I am trying to think of what legal implications sufficient for an apology remained after the first week of notice about this and the obvious evidence they're the same. All they need to do is talk to the person who did it and that should be the beginning and end of the legal investigation which would be enough to issue a genuine public apology (and I say that as someone with 25 years of legal experience).

I bow to your legal wisdom. :)
 

Mercador

Adventurer
As I mentioned, investigating as they say they are doing is the right thing to do. If it was internal gross incompetence, I'd hope an investigation would find that and they'd deal with it (and any other issues that might come to light if this is the case). And if it is a contractor who did this, then that is what they should deal with.

Too often, someone hired a "friend" contractor to do the work and the work is badly done. The "someone" that hired the bad contractor don't get blame for it unfortunately.
 

MarkB

Legend
I am trying to think of what legal implications sufficient for an apology remained after the first week of notice about this and the obvious evidence they're the same. All they need to do is talk to the person who did it and that should be the beginning and end of the legal investigation which would be enough to issue a genuine public apology (and I say that as someone with 25 years of legal experience).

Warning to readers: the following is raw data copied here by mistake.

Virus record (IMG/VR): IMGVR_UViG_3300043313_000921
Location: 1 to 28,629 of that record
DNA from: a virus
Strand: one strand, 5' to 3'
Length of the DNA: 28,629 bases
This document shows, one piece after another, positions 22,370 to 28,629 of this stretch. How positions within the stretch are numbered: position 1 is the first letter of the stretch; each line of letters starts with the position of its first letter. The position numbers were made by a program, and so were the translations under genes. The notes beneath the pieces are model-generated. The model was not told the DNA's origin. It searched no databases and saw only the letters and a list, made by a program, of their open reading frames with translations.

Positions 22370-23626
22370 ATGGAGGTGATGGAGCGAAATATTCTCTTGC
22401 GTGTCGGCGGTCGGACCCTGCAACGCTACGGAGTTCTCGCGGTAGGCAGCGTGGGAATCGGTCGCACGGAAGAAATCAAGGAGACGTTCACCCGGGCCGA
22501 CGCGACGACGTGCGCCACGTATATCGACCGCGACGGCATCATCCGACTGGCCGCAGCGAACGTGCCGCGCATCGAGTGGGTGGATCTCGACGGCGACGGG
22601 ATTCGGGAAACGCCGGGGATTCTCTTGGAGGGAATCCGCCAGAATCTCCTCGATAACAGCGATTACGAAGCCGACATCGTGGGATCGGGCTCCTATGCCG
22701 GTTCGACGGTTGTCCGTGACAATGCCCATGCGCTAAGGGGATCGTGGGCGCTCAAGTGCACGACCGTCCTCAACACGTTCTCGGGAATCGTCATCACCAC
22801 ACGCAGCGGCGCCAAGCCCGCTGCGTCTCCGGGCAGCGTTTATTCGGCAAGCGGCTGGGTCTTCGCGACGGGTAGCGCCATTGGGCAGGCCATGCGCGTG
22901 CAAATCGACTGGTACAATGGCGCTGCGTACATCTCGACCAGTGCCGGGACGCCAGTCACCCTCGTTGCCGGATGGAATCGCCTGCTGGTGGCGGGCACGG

The first thing I can think of is that they're going to be going through every e-mail and memo involved in the ordering, production and distribution of this product, just in case there's anything in there which could be interpreted as Bethesda being aware of (or even just having cause to be suspicious of) the malfeasance and then going ahead with the project anyway.

Also, the author may not necessarily be co-operating with the investigation. He doesn't have to, unless they bring legal charges. And before they start bringing legal charges they'll want to be sure of the facts of the situation - which is tough without the author's co-operation.

So, sure, it might be something they can clear up in short order. But it might also be something that will drag on for weeks. And if Bethesda do begin legal action, there will probably still be things they don't want to commit to in public until after those proceedings have concluded.